Building Power In The 19th Century

Submitted By CharlieRocks
Words: 1551
Pages: 7


HIST102 I028 FALL 12
NOVEMBER 29, 2012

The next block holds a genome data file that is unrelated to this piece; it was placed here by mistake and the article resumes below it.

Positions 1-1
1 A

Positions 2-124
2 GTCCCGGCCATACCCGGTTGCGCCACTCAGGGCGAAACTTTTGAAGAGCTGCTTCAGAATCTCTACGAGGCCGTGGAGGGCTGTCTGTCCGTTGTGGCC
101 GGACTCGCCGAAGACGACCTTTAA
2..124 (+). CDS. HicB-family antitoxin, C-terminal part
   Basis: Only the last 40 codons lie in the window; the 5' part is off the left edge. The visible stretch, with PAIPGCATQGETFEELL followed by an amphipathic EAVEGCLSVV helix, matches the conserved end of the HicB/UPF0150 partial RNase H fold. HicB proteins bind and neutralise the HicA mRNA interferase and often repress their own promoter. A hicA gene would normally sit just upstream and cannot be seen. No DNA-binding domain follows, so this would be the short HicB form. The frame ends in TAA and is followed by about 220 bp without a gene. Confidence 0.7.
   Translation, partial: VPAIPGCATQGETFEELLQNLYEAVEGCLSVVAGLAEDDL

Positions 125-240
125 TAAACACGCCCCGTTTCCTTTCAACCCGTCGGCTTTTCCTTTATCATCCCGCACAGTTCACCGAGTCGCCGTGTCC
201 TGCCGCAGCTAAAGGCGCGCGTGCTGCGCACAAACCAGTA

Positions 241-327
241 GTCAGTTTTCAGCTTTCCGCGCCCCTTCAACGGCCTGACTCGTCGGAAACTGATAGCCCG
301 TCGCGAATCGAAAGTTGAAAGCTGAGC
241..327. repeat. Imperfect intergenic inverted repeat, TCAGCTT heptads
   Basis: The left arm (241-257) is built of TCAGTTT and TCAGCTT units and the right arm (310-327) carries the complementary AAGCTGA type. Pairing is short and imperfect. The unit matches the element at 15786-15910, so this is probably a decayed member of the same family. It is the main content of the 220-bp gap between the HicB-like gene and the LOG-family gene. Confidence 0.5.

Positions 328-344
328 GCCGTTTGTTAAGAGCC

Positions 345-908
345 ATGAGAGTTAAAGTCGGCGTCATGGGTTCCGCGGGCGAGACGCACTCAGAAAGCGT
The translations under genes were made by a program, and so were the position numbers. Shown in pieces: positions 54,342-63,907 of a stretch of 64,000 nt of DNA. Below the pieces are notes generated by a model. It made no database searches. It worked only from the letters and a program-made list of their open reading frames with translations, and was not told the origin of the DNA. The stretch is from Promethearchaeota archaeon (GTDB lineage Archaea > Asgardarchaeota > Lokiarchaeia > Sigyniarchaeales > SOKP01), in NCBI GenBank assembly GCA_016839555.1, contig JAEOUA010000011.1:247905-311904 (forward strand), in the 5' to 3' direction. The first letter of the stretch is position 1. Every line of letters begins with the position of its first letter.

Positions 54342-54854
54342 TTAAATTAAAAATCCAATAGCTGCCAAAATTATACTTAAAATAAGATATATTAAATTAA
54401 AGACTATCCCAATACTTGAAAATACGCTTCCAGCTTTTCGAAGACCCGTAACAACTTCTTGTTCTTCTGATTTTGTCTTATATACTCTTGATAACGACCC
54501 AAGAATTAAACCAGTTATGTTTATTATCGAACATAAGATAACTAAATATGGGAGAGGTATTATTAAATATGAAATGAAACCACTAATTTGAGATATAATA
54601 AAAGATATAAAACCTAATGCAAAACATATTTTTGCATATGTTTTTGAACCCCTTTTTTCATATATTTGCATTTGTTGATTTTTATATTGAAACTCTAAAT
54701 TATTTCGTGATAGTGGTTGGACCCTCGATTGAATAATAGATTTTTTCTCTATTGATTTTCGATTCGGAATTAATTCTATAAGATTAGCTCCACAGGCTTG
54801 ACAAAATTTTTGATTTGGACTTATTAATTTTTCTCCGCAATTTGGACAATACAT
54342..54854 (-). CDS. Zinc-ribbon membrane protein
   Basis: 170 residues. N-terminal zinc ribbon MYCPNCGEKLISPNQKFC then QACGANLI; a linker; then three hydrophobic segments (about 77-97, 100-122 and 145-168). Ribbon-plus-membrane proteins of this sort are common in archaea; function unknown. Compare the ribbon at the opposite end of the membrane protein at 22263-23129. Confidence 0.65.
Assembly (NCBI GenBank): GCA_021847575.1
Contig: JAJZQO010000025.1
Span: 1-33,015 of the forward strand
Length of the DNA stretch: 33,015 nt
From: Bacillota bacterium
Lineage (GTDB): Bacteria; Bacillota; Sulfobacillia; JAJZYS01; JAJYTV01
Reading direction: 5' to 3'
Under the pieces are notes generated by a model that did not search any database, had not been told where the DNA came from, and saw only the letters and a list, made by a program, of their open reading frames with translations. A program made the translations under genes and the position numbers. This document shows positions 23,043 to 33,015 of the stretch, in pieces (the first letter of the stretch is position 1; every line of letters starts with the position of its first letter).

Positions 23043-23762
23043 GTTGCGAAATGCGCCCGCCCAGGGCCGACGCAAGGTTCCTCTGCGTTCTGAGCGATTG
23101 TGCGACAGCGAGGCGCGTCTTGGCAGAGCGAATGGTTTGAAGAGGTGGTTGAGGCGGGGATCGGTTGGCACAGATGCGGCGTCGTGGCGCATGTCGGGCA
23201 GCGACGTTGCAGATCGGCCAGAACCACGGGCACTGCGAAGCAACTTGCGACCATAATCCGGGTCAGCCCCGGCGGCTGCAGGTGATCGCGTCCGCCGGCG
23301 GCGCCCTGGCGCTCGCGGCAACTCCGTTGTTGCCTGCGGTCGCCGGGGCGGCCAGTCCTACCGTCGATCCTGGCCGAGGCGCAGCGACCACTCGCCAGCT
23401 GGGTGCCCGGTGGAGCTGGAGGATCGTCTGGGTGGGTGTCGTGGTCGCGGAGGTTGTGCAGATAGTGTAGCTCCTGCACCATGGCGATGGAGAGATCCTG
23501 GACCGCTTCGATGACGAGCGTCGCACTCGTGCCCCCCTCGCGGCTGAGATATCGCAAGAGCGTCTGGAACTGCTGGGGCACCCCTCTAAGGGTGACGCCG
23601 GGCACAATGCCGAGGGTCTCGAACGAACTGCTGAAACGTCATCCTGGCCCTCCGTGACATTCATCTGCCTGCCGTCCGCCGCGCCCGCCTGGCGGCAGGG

Between 1840 and 1860 corporations were the way to finance and organize a business. By 1860 most major rail systems were apart of the eastern industry with western and southern agriculture. The up coming of transportation, communications, and production made it very hard for all corporations to have a lot of competition amongst each other. By the end of the nineteenth century huge corporations ruled the United States economy . At the beginning of the century corporations were not very large yet do to it being family owned and operated with know partnership to branch out on a bigger scale. The really large corporations were the iron foundries and the shipyards with around about 50 or more workers on hand. Corporations started to arise and become more efficient around 1815 from the increase of machinery. Corporations started to find themselves with investors coming there way which then also lead to the creating of Wall Street. Once this all took place corporations found themselves at ease with multiple ways to expand the re business. Once Corporations found a way to better grow and branch out. Railroads were the most popular way of get out there goods instead of the older traditional ways of rivers and roads. Railroad companies were established and made up there own staff so that people and goods could be transported together organized. The Employees of the railroads were extremely professional and have to be trained to meet there standards of work which also lead to well salary pay. These goods for transportation ranged to just about everything and the tickets were fairly affordable for anyone to purchase and travel along the railroad to different destinations . Coal soon became the main product for the newer machines in factories. These machines produced a lot more product that how it was originally done so. Coal fueled the machinery to build up steam which in turn the steam made the machinery function at its maximum effort. “The development in the 1880s of continuous-process technology, whereby a series of integrated machines processed raw materials into finished products in a matter of hours, contributed to astronomical increases in the production of a diverse group of items, such as cigarettes, matches, soap, photographic negatives, flour, and canned goods“. (Carey ) Due to mass production there was now a need for professional management. Hundreds of workers began to work for these vast growing corporations and had to be trained mostly on the job. Openings in the higher management began to come into play making sure these hundreds of workers were doing there jobs properly. “General managers and their staffs made sure that the various departments worked together in harmony, thus guaranteeing the steady flow of finished products from plant to public”. (Carey ) “On the one hand giant corporations created millions of jobs for unskilled and property less workers, many of whom were immigrants, thereby enabling them to support their families“. (Carey) Many intelligent average people of middle class earnings were now able to make a difference with themselves on earning a lot more income on changing to management levels . Workers were although very vulnerable to economic downturns and from there employers. Workers had to accept dangerous working conditions along with long hours and poor low pay from these large corporations . These highly paid employers took up about seventy five percent of the American wealth while the rest lived in poverty. The rise of corporations in the nineteenth century played a key role in mass production of goods and changing the way of how to transport goods across the United States. Looking over how this took place from machines becoming instated so mass production of goods from raw material to